On Thursday, April 28, Mark Dimunation ’74, gave two lectures to faculty, staff, retirees and students on the book as a material object. The talks were the penultimate lectures of the Boldt Lecture Series. Dimunation, Chief of the Rare Books and Special Collections Division at the Library of Congress, held two talks on Thursday, each centered around the impact of books not merely as texts but as purveyors of culture.
“I want to touch on the material reality of objects as they move through time and culture,” Dimunation said. “Not so much the content of the book but the cultural impact of the book in terms of its presentation and creation.”
The first of his two talks, held Thursday morning in the Sun Ballroom, focused on the ways in which Gutenberg’s invention of metal, movable text greatly changed Western civilization. The change was so profound that some scientists even say that the invention of the printing press was more impactful for the culture of that period than the invention of the computer was for modern culture.
To illustrate how this cultural catalyst evolved, Dimunation led the audience through a timeline of print, beginning with cuneiform clay writings found in the Fertile Crescent and ending with Galileo’s Sidereus Nuncius. Dispersed between these bookends were a huge number of texts on a wide range of topics, such as the first Gutenberg Bible and the Book of Nature, which contained original maps of a geocentric universe.
Dimunation showed a presentation featuring pictures of the texts to accompany his speech. Even though the pictures projected were mere representations of their subjects, one could still easily see their age. The books displayed were old, much older than any book most people encounter in their lives. However, Dimunation is not most people. In his position at the Library of Congress, the world’s largest library, he is constantly in contact with ancient artifacts. He works with history. While Dimunation is keenly aware of this fact, it’s apparent that at this point in his career he accepts it as commonplace.
While laymen might marvel at the textual representations of olden times, to those in the Rare Books and Special Collections Division the books are simply a natural presence in their day-to-day lives. In a way, the librarians and archivists become desensitized to the antiquity of these artifacts. A reverence for the texts is still present, but Dimunation and those other select few granted the chance to interact with these invaluable artifacts are able to look past age as a defining attribute. Dimunation illustrated this with a humorous anecdote wherein he dropped and broke a cuneiform tablet, an early example of iconography.
“The tablet was only 3,000 years old,” Dimunation said.
Although on the surface a talk about dusty old books may seem pedantic, Dimunation’s presentation was lively and engaging, partly thanks to the humor he laced throughout. He supplemented the information with a number of humorous comments, touching on the presence of papyrus along the highways of California and sarcastically explaining what a typewriter was for the benefit of the students present. Laughter often followed his literary – and library – themed quips; Dimunation knew his audience.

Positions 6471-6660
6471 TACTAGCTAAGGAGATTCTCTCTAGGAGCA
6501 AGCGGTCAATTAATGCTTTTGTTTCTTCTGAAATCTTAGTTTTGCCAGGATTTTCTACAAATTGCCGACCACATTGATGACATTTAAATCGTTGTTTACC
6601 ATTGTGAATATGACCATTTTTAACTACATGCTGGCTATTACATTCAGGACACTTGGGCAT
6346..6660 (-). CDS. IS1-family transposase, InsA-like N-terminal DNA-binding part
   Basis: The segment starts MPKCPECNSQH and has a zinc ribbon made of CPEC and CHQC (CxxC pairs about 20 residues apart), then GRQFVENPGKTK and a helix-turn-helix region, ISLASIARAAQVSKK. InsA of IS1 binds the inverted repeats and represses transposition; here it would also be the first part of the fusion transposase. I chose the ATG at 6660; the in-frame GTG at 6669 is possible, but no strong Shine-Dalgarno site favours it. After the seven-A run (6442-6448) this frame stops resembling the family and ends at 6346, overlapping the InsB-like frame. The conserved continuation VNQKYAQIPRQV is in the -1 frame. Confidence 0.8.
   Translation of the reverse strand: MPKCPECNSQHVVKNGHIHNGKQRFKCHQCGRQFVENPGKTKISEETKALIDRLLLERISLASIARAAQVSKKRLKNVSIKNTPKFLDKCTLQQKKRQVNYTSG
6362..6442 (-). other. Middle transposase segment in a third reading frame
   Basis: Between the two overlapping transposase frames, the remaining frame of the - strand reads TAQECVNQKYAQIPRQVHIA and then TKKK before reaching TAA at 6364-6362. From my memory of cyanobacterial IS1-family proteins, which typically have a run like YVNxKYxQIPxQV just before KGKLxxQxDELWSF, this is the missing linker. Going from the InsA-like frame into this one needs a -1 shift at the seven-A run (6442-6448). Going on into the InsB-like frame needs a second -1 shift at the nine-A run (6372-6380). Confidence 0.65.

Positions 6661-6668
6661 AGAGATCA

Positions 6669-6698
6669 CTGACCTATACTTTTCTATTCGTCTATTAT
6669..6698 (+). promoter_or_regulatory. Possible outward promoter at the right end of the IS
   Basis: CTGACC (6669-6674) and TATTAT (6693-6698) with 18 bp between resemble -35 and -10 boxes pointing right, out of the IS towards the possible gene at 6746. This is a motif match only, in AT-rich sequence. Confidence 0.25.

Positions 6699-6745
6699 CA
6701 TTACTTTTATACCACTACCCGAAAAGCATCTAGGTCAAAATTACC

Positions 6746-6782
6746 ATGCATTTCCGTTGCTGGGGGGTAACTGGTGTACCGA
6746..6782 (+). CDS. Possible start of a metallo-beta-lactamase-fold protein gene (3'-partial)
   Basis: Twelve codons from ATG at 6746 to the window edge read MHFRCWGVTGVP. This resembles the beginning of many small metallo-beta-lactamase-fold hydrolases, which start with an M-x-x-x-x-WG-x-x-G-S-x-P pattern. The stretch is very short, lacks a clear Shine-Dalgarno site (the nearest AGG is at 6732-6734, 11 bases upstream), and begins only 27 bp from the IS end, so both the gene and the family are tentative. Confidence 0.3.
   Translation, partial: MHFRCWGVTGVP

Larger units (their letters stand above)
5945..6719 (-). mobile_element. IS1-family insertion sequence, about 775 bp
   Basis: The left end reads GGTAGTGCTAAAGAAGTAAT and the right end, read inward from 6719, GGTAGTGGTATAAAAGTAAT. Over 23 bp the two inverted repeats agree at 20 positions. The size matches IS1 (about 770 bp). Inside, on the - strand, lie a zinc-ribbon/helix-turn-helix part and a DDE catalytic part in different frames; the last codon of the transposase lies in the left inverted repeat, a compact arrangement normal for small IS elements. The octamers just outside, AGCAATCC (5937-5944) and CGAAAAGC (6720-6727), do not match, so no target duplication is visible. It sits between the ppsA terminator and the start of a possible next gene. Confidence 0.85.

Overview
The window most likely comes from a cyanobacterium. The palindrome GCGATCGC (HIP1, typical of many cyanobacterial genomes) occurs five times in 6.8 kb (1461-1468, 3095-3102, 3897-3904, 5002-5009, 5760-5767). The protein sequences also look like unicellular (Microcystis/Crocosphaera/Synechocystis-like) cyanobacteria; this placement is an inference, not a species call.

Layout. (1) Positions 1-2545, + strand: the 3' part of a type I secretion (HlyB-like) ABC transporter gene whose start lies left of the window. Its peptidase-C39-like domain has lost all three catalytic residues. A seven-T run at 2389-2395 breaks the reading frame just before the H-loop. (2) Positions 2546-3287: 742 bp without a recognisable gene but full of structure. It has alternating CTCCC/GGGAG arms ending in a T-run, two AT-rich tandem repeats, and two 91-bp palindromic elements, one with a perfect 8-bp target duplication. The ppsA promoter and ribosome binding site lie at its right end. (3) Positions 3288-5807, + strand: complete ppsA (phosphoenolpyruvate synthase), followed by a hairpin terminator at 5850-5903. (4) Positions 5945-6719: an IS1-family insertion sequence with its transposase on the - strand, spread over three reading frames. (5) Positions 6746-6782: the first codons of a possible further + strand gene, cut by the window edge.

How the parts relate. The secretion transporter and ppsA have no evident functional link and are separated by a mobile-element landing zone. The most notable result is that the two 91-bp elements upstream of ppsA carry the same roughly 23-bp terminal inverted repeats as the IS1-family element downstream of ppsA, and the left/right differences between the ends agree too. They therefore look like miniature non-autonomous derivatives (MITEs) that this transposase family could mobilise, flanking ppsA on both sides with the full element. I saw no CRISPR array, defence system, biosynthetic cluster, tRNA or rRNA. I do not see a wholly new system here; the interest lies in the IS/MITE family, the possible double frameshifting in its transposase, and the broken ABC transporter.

Dimunation didn’t restrict his jokes to books, however. He also poked fun at St. Olaf.
“I won’t spend too much time on Bibles because we’re at Olaf and you’ve had enough of that,” he said.
Even though Dimunation did often make jokes, it was easy to see his level of expertise. He rattled off facts about every minute aspect of the creation and impact of the books shown, such as the stark difference in production time between books copied by scribes and books printed using the printing press. It took three years for a scribe to copy one Bible versus two years for a printing press to print 180 Bibles.
Throughout his speech, Dimunation endearingly referred to the books shown as “his:” “his” copy of the Gutenberg Bible, “his” copy of The Emperor’s Astronomy. Of course, given his position, the books do belong to him in a sense. However, Dimunation’s claiming of the books seemed to stem from more than just a professional standpoint. Rather, he had a special, intimate relationship with these texts.
This relationship was also highlighted in his second talk of the day, which was held in Viking and advertised to a wider, less library-centric crowd. This talk focused on Dimunation’s work on reconstructing Thomas Jefferson’s personal library, a task that involves finding 4,000 different books to match those in the original collection. Dimunation has devoted 17 years to this end and is still not finished.
“It’s been a profound experience and a real privilege,” Dimunation said.
The Boldt Lecture series on the history of the book as a material object concluded Thursday, May 5, with a talk from Special Collections Librarian Aimee Brown, Head of Collection Development Mary Barbosa-Jerez and Director of IT and Libraries Roberta Lemke on the rare books at St. Olaf.